History of watercolor

Watercolor in Europe

Watercolor came to western artists in the late 1400s. Artists had to formulate, prepare and grind their own watercolor paint. Every master tended to keep their secret recipes and methods to themselves.

Despite this early start, watercolors were generally used by Baroque easel painters only for sketches, copies or cartoons. First famous practitioners of watercolor painting were Van Dyck, Claude Lorrain, Giovanni Benedetto Castiglione and of course Albrecht Durer.

Artist’s watercolor paints came directly from the colourmen in dry clumps that had been cut off of clay-like slabs of prepared watercolor paint. The paints were hard. Artists would have to break up the clump into useable bits and grind them in water. In the early 19th century were the revolution in making paints, oil, and watercolor. Newly developed intense colors inspired the Pre-Raphaelites, the new tube paints allowed the impressionists to work readily in plein air to capture natural light and color.

East Asian watercolor painting

In East Asia, watercolor painting with inks is referred to as brush painting or scroll painting. In Korean, Chinese and Japanese painting watercolor was the main medium, usually monochrome. The most popular technique Ink wash painting (in Chinese-shui mo hua, in Japanese- sumi-e, in Korean sumukhwa)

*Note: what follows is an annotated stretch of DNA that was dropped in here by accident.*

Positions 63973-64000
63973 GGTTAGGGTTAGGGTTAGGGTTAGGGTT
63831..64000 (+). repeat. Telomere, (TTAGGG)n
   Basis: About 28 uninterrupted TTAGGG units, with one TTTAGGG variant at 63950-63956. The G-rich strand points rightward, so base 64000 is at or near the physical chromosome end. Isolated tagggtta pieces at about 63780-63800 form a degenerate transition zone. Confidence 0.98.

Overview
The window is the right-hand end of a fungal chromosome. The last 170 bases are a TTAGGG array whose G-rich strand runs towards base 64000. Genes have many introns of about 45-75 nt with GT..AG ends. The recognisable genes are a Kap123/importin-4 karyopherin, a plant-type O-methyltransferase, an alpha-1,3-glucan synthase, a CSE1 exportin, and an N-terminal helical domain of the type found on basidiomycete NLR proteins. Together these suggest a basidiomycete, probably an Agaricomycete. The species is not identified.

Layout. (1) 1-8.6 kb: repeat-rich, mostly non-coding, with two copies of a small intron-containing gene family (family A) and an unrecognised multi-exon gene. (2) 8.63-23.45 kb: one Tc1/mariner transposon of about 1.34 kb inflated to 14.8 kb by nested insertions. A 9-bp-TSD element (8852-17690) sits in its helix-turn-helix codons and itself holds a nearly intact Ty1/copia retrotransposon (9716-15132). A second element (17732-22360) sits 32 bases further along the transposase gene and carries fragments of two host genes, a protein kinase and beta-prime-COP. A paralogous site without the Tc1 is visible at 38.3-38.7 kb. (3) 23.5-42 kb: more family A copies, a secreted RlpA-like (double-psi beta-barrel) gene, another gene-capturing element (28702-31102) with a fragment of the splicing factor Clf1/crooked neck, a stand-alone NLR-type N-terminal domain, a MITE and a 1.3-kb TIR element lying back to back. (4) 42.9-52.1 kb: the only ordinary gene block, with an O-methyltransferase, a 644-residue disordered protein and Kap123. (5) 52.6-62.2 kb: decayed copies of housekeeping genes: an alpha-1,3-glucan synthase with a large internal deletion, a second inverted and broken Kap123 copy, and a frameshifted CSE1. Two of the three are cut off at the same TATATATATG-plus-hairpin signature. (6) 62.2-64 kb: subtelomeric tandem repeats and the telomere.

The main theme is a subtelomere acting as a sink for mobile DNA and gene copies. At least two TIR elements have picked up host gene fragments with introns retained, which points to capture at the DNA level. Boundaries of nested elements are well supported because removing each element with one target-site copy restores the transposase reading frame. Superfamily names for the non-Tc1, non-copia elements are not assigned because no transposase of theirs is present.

About my works

Watercolor helps me to express lightness, airiness, elusive sensations that can not convey any other material.
It makes works more atmospheric. Also it’s the best mobile material to make fast sketches.
Contemporary watercolor, however, allows for much greater freedom of technique and material.
Combining watercolor with a realm of mixed media can open up a huge new range of possibilities. The excitement of blending watercolor with ink, pastel, collage and other water based media is one of the most addictive forms of expression. The process of building up, altering, editing allows a painting to develop a life and momentum of its own. You, as the artist, become almost a spectator, watching as the painting slowly comes to life.